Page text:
Congress (Recommendations)

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Since 1981, Congress has almost annually made a large number of changes in the Medicaid program. Of primary concern is that Congress, in annual budget legislation (often in the last days of a session), has either made the expansion of benefits effective regardless of whether or not HCFA promulgates implementing regulations or other guidance by a...

The Administrative Procedure Act, 5 U.S.C. § 553 (1970), provides simple, flexible and efficient procedure for rulemaking, including publication of a notice of proposed rulemaking in the Federal Register, opportunity for submission of written comments, and opportunity in the discretion of the agency for oral presentation. This notice-and-comment rulemaking procedure is...

The United States acts as the trustee for the land and water rights of American Indians. Many legal disputes involving these rights, however, are between Indians and agencies of the United States which are charged with responsibility to protect Indian interests. Conflict-of-interest problems arising out of this dual involvement on the part of Federal agencies are troublesome...

The Immigration and Nationality Act of 1952, as amended, requires the Justice Department to make two major types of decisions affecting aliens—whether to exclude aliens seeking to enter the United States and whether to deport those already in the country. The Act and the accompanying regulations also require a host of collateral decisions concerning visa petitions, waivers of grounds for...

Individuals appointed to government positions are sometimes required to divest themselves of property to satisfy conflict-of-interest requirements, such as the prohibition in 18 U.S.C. 208 on participation in matters affecting one’s financial interest. In other instances, divestiture of property by such appointees would be simpler and serve conflict...

The size and complexity of the Federal Government, coupled with the intricate and technical law concerning official capacity and parties defendant, have given rise to innumerable cases in which a plaintiff’s claim has been dismissed because the United States or one of its agencies or officers lacked capacity to be sued, was improperly identified, or could not be joined as a...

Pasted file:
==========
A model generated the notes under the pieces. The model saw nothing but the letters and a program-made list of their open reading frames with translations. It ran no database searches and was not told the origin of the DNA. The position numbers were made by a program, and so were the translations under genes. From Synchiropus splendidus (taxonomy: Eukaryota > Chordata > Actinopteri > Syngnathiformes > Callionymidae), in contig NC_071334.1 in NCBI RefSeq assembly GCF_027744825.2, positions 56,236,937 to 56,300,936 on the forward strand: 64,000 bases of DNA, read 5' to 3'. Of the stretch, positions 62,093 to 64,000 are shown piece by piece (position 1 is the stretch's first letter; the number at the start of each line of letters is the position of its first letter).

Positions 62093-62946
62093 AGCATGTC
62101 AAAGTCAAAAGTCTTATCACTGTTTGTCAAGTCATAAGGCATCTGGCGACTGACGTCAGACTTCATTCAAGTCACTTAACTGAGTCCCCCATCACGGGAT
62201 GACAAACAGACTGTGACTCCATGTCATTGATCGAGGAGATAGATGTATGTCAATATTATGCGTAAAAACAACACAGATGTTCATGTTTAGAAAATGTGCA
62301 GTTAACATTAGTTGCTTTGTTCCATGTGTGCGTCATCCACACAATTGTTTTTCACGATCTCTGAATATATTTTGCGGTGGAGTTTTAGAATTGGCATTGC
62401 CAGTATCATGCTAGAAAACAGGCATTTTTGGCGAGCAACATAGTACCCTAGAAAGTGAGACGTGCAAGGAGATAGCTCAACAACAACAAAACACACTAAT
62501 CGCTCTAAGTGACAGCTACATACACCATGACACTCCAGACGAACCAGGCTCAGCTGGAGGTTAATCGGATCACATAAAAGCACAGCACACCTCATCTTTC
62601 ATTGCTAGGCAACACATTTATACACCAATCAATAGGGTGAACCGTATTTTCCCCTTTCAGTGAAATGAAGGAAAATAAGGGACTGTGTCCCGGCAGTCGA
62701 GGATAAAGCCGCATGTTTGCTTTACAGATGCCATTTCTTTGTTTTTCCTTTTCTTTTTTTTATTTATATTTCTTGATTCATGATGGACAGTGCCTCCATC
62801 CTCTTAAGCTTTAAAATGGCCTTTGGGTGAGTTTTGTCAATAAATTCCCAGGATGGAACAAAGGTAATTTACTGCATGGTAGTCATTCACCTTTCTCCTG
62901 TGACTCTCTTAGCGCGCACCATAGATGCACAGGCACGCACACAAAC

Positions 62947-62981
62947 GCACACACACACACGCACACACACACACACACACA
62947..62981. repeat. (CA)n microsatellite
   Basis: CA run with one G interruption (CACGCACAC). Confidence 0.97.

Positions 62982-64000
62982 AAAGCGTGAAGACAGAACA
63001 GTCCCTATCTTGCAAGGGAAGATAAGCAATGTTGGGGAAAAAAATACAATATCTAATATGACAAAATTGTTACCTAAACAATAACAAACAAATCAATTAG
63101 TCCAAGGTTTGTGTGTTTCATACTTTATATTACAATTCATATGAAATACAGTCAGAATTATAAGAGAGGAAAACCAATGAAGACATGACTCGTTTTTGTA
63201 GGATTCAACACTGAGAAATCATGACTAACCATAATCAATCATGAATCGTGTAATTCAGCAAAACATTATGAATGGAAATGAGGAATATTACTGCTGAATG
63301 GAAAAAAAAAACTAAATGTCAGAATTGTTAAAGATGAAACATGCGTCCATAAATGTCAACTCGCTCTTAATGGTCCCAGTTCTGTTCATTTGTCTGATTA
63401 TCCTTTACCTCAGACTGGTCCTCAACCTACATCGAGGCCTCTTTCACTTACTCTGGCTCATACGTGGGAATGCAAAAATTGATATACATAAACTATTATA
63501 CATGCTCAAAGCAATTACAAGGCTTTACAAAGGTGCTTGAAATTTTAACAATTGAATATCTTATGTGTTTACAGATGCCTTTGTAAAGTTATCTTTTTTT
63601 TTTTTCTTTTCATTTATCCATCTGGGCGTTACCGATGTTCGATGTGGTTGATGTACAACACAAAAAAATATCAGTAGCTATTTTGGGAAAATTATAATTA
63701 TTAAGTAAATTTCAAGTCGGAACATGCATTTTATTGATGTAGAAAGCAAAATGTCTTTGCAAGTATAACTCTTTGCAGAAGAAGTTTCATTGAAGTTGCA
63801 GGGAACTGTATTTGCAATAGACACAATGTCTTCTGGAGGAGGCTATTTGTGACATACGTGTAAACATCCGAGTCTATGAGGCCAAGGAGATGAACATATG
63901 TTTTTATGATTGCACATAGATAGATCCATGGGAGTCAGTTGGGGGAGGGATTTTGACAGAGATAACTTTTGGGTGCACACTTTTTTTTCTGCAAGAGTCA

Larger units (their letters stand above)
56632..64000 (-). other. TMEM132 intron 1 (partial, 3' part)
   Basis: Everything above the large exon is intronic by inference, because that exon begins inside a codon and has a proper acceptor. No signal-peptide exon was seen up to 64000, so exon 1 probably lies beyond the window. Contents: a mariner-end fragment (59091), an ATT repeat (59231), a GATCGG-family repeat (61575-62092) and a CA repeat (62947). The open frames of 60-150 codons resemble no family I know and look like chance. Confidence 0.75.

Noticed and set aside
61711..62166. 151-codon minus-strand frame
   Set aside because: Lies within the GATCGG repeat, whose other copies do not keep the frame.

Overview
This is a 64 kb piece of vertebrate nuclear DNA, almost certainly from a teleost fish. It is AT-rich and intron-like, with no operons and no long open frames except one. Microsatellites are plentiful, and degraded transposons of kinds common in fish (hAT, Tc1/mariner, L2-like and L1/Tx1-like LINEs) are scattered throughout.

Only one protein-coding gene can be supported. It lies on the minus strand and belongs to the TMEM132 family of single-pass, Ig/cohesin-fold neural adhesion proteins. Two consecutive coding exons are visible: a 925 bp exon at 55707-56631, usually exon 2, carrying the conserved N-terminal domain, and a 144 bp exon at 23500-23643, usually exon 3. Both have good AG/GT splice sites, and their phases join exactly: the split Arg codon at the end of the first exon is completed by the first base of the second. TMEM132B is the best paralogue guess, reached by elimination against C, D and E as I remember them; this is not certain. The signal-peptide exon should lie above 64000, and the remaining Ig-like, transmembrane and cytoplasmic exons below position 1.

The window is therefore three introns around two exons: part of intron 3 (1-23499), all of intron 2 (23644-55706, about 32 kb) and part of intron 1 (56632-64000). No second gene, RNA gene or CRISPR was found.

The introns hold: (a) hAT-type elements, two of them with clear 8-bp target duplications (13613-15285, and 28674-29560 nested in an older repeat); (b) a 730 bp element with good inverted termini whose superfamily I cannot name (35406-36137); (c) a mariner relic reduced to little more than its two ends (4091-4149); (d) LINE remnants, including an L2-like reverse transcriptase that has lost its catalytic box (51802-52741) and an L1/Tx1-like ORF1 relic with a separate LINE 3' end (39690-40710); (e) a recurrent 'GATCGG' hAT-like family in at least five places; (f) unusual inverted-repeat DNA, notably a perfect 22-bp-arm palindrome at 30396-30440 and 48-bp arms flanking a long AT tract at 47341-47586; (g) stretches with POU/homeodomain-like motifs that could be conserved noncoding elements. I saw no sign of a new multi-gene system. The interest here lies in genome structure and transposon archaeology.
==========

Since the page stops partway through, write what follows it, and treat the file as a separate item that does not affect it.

The complexity of government regulation has increased greatly compared to that which existed when the Administrative Procedure Act was enacted, and this complexity has been accompanied by a formalization of the rulemaking process beyond the brief, expeditious notice and comment procedures envisioned by section 553 of the APA. Procedures in addition...

The Administrative Conference of the United States has long had an interest in forum allocation in administrative cases. In Recommendation No. 75-3, “The Choice of Forum for Judicial Review of Administrative Action” (1975), the Conference stated criteria for determining the appropriate judicial forum for the review of final administrative action....

Recommendation

In order to assure that Federal agencies will have the benefit of the information and opinion that can be supplied by persons whom regulations will affect, the Administrative Procedure Act requires that the public must have opportunity to participate in rulemaking proceedings. The procedures to assure this opportunity...

Federal agencies now decide hundreds of thousands of cases annually—far more than do federal courts. The formality, costs and delays incurred in administrative proceedings have steadily increased, and in some cases now approach those of courts. Many agencies act pursuant to procedures that waste litigants’ time and society’s resources and whose formality can reduce the chances for consensual...

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